Mycotoxins produced by Fusarium spp. in isogenic Bt vs. non-Bt maize hybrids under European corn borer pressure

C. Papst, H. F. Utz, A. E. Melchinger, J. Eder, T. Magg, D. Klein, Martin O Bohn

Research output: Contribution to journalArticlepeer-review


Stalk and ear rots caused by Fusarium subspecies are often related to mycotoxin accumulation in maize (Zea mays L.) kernels. Various mycotoxicoses in livestock and humans are triggered by the consumption of these toxins. The European corn borer (Ostrinia nubilalis Hübner) reportedly promotes the infection by Fusarium spp. The objectives of our study were to (i) evaluate the concentration of deoxinivalenol (DON), 3-acetyl-deoxynivalenol (3-A-DON), 15-acetyl-deoxynivalenol (15-A-DON), fumonisin (FUM), fusarenon-X (FUS-X), moniliformin (MON), and nivalenol (NIV) in kernels; (ii) determine the level of European corn borer (ECB) resistance; and (iii) investigate the association between the concentration of mycotoxins and ECB resistance. The study used early maturing European Bt (Bacillus thuringiensis) cultivars, their isogenic counterparts, and commercial hybrids. The field experiments were conducted at three locations in Germany. The mycotoxins most prevalent were DON, FUM, and MON. Plots infested by and protected from ECB differed significantly for DON and FUM concentrations. In addition, significant differences were found for concentrations of FUM between isogenic Bt and non-Bt hybrids. The two Bt events - Bt176 and Mon810 - were also significantly different for FUM concentrations. Not all mycotoxins were related to ECB damage. Insect management and, therefore, the use of Bt cultivars may be a short-term solution to minimize toxins in kernels.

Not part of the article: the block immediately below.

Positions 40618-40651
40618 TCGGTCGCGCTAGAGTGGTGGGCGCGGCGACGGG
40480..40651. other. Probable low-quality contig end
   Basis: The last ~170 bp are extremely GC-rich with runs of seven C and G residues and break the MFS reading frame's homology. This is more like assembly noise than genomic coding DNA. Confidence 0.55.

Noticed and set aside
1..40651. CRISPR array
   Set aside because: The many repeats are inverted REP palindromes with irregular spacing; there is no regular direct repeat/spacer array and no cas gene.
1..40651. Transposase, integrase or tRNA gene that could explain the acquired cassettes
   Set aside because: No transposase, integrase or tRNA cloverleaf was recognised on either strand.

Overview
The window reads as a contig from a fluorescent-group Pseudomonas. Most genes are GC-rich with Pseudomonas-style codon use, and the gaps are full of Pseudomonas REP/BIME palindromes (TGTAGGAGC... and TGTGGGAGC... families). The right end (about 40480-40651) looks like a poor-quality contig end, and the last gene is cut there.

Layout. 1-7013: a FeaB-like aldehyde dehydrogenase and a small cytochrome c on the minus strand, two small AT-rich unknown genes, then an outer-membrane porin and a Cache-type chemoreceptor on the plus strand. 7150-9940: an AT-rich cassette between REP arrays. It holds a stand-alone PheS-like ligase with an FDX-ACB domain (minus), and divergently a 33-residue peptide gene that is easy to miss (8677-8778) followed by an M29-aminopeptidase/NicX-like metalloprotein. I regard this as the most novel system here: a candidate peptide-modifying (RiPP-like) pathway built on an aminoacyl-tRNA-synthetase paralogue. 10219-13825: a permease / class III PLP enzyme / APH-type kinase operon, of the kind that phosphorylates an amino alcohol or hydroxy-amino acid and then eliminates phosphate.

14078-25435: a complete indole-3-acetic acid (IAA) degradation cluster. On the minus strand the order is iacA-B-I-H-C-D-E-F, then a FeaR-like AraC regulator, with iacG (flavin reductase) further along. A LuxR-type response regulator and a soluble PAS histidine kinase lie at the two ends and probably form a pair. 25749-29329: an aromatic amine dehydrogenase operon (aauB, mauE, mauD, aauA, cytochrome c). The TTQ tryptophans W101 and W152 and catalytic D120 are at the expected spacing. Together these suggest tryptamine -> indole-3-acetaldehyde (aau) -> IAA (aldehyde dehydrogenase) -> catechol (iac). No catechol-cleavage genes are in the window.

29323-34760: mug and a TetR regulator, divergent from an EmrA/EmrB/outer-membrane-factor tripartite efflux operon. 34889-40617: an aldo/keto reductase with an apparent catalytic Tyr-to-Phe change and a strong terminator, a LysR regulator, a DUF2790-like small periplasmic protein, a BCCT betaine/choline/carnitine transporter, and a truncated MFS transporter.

Original languageEnglish (US)
Pages (from-to)219-224
Number of pages6
JournalAgronomy Journal
Issue number1
StatePublished - Jan 2005

ASJC Scopus subject areas

  • Agronomy and Crop Science


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